In 2003, Chesapeake Bay “Watershed Profiles” was an effective interactive map for general public exploration.  While some may consider it less sophisticated by todays web-map standards, there are features I still love and rarely see incorporated in interactive maps today. For example, as the user drills down, the maps change in detail and scale, and the well selected graphs and charts are automatically updated to reflect the sub-watershed view. Users can navigate among tabs to explore landscape, demographics, water quality, and more. The map view/scale remains consistent when users navigates among the tabs.

Its a good example for creators of interactive maps in which a lot of data need to be conveyed to a public audience.

While the Watershed Profiles is not currently available, I managed to find a screen shot of the site from my own archives.

Lakeshore Nature Preserve (WI)

Beautiful example of interactivity – clean map interface and intuitive design.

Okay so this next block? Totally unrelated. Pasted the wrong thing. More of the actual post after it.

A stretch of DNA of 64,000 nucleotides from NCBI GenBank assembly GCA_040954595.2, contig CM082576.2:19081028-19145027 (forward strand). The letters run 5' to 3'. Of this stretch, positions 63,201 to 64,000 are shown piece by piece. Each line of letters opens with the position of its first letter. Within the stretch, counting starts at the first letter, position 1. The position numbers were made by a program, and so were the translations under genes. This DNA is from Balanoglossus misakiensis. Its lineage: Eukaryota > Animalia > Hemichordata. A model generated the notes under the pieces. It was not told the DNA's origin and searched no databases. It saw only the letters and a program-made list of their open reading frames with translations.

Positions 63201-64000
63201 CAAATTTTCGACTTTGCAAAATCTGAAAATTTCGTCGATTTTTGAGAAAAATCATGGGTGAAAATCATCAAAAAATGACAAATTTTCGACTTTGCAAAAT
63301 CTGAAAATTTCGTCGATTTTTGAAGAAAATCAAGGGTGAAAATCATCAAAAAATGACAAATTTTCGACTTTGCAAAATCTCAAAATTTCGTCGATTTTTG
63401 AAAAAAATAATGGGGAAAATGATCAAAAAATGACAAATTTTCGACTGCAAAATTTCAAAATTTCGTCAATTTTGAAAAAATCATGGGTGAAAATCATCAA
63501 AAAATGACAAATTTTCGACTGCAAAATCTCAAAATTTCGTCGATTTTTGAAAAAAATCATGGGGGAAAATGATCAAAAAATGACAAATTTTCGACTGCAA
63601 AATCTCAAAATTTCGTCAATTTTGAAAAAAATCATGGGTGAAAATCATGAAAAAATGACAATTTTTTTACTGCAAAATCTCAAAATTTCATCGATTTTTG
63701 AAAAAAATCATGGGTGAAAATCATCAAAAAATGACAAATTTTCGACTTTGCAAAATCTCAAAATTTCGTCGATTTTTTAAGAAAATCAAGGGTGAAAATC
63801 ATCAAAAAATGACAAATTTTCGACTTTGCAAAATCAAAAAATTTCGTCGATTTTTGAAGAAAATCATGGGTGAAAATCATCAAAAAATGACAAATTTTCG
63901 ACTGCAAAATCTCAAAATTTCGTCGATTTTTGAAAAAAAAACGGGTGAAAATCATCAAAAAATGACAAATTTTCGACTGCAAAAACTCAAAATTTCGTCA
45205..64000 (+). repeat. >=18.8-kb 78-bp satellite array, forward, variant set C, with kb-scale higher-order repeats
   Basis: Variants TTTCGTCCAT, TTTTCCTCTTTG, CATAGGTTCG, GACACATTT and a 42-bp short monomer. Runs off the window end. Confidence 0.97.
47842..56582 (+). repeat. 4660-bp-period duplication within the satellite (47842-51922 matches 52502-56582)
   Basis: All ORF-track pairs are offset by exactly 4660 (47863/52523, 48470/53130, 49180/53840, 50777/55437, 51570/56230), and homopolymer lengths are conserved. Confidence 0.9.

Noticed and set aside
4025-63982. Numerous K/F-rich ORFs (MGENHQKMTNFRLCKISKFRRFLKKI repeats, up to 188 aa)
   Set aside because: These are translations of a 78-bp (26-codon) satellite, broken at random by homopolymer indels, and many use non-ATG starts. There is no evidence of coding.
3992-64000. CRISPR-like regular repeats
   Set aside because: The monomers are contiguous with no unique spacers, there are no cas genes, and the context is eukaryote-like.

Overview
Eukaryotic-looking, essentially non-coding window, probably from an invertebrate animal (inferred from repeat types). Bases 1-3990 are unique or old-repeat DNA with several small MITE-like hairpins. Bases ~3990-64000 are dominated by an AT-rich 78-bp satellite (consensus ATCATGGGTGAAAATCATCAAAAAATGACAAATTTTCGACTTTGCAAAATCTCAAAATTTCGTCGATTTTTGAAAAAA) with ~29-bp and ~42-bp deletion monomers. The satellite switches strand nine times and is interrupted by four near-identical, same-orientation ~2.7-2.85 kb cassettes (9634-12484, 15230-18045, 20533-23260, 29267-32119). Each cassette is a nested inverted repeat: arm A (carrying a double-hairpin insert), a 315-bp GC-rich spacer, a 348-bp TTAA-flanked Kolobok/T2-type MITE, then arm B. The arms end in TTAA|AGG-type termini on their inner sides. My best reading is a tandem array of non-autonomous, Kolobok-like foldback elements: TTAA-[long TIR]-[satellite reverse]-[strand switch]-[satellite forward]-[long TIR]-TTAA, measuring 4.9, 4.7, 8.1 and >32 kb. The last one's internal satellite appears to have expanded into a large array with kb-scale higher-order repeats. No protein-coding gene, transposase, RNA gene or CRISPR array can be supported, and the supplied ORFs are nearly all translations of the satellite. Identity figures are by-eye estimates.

This map was created at the UW-Madison Cartography Lab by Rob Roth, Andy Woodruff, Joel Przybylowski under the supervision of Professor Bill Cronon and Professor Mark Harrower. Melanie McCalmont assisted with info window text and image production. Production: May-November 2006

Google Mashing Up the Mashups

Hoping to make it even easier to turn its online maps into collages of local information, Google is introducing tools that will stitch together applications from a hodgepodge of Web sites. Google is hoping to unite the information mishmash by encouraging mashup developers to package the creations into mini-applications called “mapplets” that will be posted under the “My Maps” section of Google’s Web site. Multiple mapplets can be laid over Google’s map simultaneously, meaning a user theoretically could get a glimpse at where homes are being sold in a specific neighborhood while also analyzing the area’s recent crime patterns. While it looks promising, I attempted using the new feature using Firefox but was unsuccessful it getting it to actually work. It may be a browser compatibility issue with the “mapplets” I was adding, so I’ll try testing it again and report back later.